Metair Group's debut 2023 Climate Change Report reveals both progress and challenges in the company's environmental efforts. While the report showcases the company's commitment to transparency and accountability since 2014, it also highlights ongoing struggles in mitigating its carbon footprint.

Despite initiatives to monitor and reduce energy consumption, Metair noted its challenges with the electricity crisis and compliance with the Carbon Tax Act.

With specific reference to load-shedding, CEO Paul O’Flaherty noted, “This has meant that generators have been installed at many of our operations, resulting in not only higher energy costs, but also increased Scope 1 carbon emissions resulting from burning our own fuels at a rate greater than the reduced Scope 2 emissions resulting from purchasing electricity generated by Eskom.”

On the Act, he said, “Because we’d already been measuring our carbon emissions, the new [carbon] tax provided a useful new element to the investment decisions being considered throughout the group. At an initial price of R120 per tonne of CO2e, our sustainability teams could better quantify the cost of doing nothing from a Rands and Cents perspective, noting that prior modelling was limited in terms of determining an accurate payback period for specific investments and/or a more comprehensive financial model for various energy reduction projects under consideration.”

Working within the framework of the Task Force on Climate-related Financial Disclosures (TCFD), which were published in 2015 by the Financial Stability Board (FSB), Metair’s first climate change report covers the four key areas of governance, strategy, risk management and metrics and targets.

The ultimate responsibility for Metair’s climate change strategy lies with the board of directors, who have delegated some of these responsibilities to the social and ethics committee, the audit and risk committee (ARC) and the remuneration and nominations committee.

The CEO is responsible for implementing the environmental sustainability strategy and the company’s commitments to climate, water and waste efficiency improvement targets.

MDs of each subsidiary are responsible for leading the delivery of sustainability targets and for the operational aspects of reaching the company-wide performance and efficiency targets.

From 2024, they will also be responsible for reporting bi-annually to the ARC on matters pertaining to climate related physical and transition risks.

The JSE-listed organisation integrates climate change considerations into its business strategy and financial planning. It uses a carbon price to account for the financial impact of carbon emissions and considers this cost in its capital expenditure decisions.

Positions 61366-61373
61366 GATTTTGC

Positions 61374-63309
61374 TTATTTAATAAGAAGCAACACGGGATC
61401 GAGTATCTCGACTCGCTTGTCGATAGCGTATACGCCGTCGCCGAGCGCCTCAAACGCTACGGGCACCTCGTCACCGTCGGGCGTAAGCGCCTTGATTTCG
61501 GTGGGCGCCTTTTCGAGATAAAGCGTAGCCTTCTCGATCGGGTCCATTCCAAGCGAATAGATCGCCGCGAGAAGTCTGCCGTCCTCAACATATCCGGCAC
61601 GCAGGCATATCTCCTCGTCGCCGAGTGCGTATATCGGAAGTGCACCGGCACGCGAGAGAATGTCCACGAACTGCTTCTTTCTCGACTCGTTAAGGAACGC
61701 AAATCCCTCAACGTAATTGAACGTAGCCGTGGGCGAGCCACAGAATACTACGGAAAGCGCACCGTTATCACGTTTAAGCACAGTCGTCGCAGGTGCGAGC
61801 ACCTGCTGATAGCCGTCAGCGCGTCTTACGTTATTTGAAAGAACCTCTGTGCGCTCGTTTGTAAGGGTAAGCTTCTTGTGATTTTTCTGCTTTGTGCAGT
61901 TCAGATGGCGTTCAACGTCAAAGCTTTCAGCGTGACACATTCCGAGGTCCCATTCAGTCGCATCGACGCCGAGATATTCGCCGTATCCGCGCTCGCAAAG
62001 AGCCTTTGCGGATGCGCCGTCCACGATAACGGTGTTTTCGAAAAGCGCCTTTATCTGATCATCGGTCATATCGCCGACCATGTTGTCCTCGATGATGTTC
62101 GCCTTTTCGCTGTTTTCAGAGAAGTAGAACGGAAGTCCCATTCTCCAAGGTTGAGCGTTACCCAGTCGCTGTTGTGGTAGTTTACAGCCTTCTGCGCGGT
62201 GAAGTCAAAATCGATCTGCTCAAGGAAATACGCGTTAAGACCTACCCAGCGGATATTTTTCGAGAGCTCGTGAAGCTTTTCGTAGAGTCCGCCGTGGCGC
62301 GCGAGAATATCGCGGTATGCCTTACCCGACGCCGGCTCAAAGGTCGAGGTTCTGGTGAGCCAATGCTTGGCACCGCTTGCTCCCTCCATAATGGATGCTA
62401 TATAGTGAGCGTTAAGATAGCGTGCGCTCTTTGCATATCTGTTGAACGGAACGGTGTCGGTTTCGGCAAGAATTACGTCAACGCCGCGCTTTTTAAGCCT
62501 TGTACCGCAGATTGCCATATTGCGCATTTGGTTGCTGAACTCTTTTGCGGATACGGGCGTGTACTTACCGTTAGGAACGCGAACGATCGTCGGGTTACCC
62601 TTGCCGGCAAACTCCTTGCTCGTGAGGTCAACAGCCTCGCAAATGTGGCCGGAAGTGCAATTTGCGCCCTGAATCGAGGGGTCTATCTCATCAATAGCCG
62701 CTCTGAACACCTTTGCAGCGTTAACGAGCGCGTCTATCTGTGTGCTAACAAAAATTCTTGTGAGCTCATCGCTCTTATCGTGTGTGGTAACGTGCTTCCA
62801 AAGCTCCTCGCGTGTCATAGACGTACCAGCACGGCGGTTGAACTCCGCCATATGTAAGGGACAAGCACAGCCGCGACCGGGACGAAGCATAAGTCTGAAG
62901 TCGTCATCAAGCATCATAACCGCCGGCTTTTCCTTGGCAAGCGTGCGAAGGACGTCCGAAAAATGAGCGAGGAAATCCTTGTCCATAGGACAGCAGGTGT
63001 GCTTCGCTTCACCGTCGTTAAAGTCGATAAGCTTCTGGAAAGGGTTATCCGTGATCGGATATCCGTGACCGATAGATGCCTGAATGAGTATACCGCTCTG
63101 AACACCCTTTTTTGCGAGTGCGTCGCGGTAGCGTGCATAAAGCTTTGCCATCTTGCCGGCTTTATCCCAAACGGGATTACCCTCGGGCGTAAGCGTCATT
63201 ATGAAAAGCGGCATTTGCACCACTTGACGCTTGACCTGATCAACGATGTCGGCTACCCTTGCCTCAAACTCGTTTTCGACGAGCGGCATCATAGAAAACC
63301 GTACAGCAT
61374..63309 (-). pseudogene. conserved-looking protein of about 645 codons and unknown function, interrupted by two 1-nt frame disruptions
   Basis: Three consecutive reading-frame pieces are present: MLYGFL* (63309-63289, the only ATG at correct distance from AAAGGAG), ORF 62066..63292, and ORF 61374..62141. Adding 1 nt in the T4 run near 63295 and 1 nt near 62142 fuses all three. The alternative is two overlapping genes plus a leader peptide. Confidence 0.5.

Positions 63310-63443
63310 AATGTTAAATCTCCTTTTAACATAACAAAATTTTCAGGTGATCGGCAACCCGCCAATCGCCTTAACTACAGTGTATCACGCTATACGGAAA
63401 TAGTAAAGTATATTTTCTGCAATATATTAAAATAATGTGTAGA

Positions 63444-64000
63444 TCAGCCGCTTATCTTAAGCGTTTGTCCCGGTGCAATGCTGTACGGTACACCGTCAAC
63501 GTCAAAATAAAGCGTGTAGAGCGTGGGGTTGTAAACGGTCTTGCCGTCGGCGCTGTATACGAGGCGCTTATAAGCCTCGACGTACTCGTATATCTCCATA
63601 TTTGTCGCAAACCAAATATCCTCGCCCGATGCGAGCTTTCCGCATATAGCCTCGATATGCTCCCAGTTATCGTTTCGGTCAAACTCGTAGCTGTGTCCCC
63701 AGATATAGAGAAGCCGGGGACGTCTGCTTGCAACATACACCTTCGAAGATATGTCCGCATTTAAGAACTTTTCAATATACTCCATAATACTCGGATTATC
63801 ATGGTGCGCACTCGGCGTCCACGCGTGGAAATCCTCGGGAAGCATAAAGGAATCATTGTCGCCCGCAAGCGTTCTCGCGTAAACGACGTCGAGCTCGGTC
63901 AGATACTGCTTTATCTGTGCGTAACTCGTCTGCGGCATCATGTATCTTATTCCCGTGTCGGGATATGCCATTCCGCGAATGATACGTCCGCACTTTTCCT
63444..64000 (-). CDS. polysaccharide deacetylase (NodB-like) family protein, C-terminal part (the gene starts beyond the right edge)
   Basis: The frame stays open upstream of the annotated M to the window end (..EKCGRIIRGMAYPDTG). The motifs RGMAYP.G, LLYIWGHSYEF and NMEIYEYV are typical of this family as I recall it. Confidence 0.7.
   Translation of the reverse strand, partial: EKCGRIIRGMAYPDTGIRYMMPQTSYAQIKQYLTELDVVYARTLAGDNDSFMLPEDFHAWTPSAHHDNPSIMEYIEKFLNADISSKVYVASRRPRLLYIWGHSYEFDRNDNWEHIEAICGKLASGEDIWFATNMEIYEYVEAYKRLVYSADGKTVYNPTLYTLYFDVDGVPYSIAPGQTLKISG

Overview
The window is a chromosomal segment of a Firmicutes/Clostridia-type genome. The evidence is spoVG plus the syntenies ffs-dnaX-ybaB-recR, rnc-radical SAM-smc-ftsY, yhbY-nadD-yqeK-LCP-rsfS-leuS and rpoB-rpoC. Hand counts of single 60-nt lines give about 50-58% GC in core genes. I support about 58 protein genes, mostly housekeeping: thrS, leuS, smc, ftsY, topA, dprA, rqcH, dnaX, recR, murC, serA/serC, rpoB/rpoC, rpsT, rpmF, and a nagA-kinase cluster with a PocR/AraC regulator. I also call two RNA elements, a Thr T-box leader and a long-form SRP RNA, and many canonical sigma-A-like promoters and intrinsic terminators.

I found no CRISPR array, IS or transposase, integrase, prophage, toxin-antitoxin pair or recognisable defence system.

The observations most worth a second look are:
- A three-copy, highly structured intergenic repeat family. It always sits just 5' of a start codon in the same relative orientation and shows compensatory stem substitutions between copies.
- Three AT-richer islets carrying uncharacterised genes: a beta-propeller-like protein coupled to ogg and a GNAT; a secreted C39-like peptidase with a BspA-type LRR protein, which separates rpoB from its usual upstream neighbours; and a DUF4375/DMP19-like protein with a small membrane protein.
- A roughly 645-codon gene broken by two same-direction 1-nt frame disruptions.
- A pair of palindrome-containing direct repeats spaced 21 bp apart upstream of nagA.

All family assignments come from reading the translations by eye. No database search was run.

The company is budgeting to achieve its climate targets and has invested in projects to improve energy efficiency, reduce water consumption and adopt renewable energy solutions.

It has also begun conducting annual climate scenario analyses to assess climate risks and, based on the scenario analyses, Metair considers climate change a significant strategic risk due to both physical risks (e.g. extreme weather) and transition risks (e.g. carbon regulations). The company is managing this risk alongside other ESG risks like worker safety and environmental impact. Their actions to mitigate climate risk are monitored regularly and reviewed during audits.

Metrics and targets
As part of its commitment to becoming net zero across its entire value chain, Metair has set interim targets:

  • Working on establishing Science-Based Targets initiative (SBTi) aligned targets for emissions reduction.
  • Measuring progress against Scopes 1, 2 and 3 emissions (for the past 10 years).
  • Subsidiaries are given annual efficiency performance improvement targets. In 2023, 60% of the targets were achieved.

Next year, the manufacturer and distributor of automotive components and manufacturer and distributor of batteries for use in non-automotive sectors, expects to align with the International Accounting Standards Board (IASB) and International Sustainability Standards Board (ISSB) climate change reporting guidance referred to as the International Financial Reporting Standards (IFRS) “IFRS S2”.



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